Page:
RFDS patient Phil Eley

Graphic: RFDS patient Phil Eley

Badly broken, barely breathing: Phil's story

Date published

30 May 2022

“Honestly, I thought he was dead.”

From touring the United States to traversing the Himalayas, 69-year-old Adelaide financial advisor Phil Eley has spent decades on motorcycles pushing the boundaries on some of the world’s most dangerous roads.

But when a ride on home soil went horribly wrong, the veteran motorcyclist was flung over his handlebars, crash-landing metres from his bike.

His friends at the scene, Bill and Lindon, feared the worst.

“Phil and his bike were thrown six feet in the air at least,” Bill said.

“By the time I got there, he was lying on the side of the road completely motionless with the bike just smashed to bits.”

The mates were returning to Adelaide from Birdsville on a birthday biking adventure when Phil crashed – 150 kilometres from the South Australia-Queensland Border.

Phil Eley on the Birdsville Track
Photo: On the way home, Phil and his mates encountered tough conditions on the notorious Birdsville Track.

After passing only a handful of cars throughout their trip, it was pure luck that a young couple they met in Birdsville the night before was travelling 10 minutes behind the motorbike trio.

One of the young tourists, 28-year-old Sarah ran to his aid.

“He was completely still at this point and his friends were distraught – I honestly thought he had passed away,” Sarah said.

After a terrifying few moments, Phil eventually regained consciousness. He vividly recalls the uncertain breaths that followed.

“All I remember is the road feeling like an ice rink and I was madly trying to straighten my bike when suddenly the whole world turned upside down,” Phil said.

“I knew I was in a very bad way – I could feel my heartbeat ricocheting off the road and rattling around my shattered ribs.”

As the group sheltered from the harsh 35-degree conditions in the shade of their vehicle’s awning, Sarah and her partner Luke wrapped Phil in a space blanket. 

Meanwhile, Bill triggered an emergency beacon and Lindon was dispatched to contact nearby rangers, who by chance, were working on a local water bore.

“I just went into first responder mode and placed Phil in the recovery position,” Sarah said.

"Once we could see he was breathing and talking, we knew we needed to get the Flying Doctor here."

Group provide first aid to Phil Eley
Photo: Sarah leads the group in providing first aid to the critically injured Phil.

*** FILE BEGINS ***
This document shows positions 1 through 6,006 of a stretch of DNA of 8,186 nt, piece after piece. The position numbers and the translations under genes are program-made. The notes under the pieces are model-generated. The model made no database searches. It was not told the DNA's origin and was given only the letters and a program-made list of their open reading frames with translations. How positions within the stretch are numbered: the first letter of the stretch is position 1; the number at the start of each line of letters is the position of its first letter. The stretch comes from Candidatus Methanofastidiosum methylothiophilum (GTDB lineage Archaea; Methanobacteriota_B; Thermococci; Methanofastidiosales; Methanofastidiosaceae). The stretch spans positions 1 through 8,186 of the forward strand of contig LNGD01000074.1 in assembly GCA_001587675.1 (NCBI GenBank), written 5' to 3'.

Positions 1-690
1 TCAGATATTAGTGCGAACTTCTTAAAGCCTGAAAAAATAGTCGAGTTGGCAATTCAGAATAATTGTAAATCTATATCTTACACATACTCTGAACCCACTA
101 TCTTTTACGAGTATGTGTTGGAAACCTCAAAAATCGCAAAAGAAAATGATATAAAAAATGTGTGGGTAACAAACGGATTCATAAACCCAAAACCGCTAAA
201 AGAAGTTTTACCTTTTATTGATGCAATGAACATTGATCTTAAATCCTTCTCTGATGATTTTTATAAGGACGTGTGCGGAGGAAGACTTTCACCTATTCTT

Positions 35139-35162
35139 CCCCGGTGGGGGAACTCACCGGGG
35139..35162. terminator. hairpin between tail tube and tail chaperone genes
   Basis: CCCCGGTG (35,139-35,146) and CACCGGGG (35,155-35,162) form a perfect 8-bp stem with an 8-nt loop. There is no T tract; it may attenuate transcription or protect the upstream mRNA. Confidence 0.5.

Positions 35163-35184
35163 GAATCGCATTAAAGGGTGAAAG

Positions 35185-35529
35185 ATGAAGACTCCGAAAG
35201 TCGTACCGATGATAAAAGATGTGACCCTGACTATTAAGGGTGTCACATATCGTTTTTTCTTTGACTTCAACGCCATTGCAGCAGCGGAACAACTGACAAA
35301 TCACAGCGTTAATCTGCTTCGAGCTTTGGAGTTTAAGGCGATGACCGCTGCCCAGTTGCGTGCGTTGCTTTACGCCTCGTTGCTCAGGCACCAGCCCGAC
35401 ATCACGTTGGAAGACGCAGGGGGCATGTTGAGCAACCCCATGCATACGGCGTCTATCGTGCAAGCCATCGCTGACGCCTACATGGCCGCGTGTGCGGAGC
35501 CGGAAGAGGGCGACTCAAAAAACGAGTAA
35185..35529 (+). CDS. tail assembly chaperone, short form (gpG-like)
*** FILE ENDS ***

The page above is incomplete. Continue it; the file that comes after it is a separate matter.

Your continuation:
After a harrowing one-hour ride to Clifton Hills Station, the nearest airstrip, the group made contact with the RFDS.

The Doctor at Port Augusta Base relayed medical instructions over the phone, directing the responders through cutting away Phil’s clothes and securing his arms with makeshift splints.

"In the background, I heard confirmation that radio contact had been made and the Flying Doctor was coming. I instantly felt reassurance," Phil said.

“I didn’t know what was wrong with me apart from the obvious. I did catch a glimpse of my right wrist at a ridiculous angle to my arm and was told, ‘That was the good one'."

Meanwhile, under direction of the on-call Doctor, Clifton Hills Station Manager Fiona provided Phil with emergency medication from an RFDS Medical Chest while they waited for the Flying
Doctor crew to arrive.

“It wasn’t long before I heard the blessed sound of the aircraft whizzing by and then the voice of authority – the Doctor and the RFDS team,” Phil said.

“I realised that we’d been on the road for four days and were hundreds of kilometres from Adelaide – but the RFDS crew was calm and professional, explaining what was about to happen.”

Phil Eley gets transferred onto RFDS aircraft
Photo: Phil being transferred onto an RFDS aircraft bound for Adelaide.

The accident left Phil with six broken ribs and two badly fractured wrists. He underwent surgery and was discharged from hospital six days later to the care of his wife, Jenny.

“The reality was he couldn’t do anything for the first month,” Jenny said.

“He couldn’t shave, eat or even brush his teeth.”

Today, months on from the crash, Phil is on the road to recovery – enjoying more independence and slowly regaining functionality in his wrists.

In all his years of riding, he remains gobsmacked by how many people – young travellers, local rangers, remote cattle station workers with access to a Medical Chest and the Flying Doctor retrieval team – came to his aid on one of the loneliest roads in Australia when he needed it most.

“I’m so grateful that I live in this fantastic country where outback hospitality extends way beyond the norm and where we have medical services like the Flying Doctor that can pluck you off a dusty track hundreds of kilometres from home and bring you to safety."

"One of the first things I did when I got home was sign up as regular donor for the RFDS."

Phil Eley with helmet
Photo: Phil's beaten-up helmet reminds him of how lucky he was to escape the near-death experience.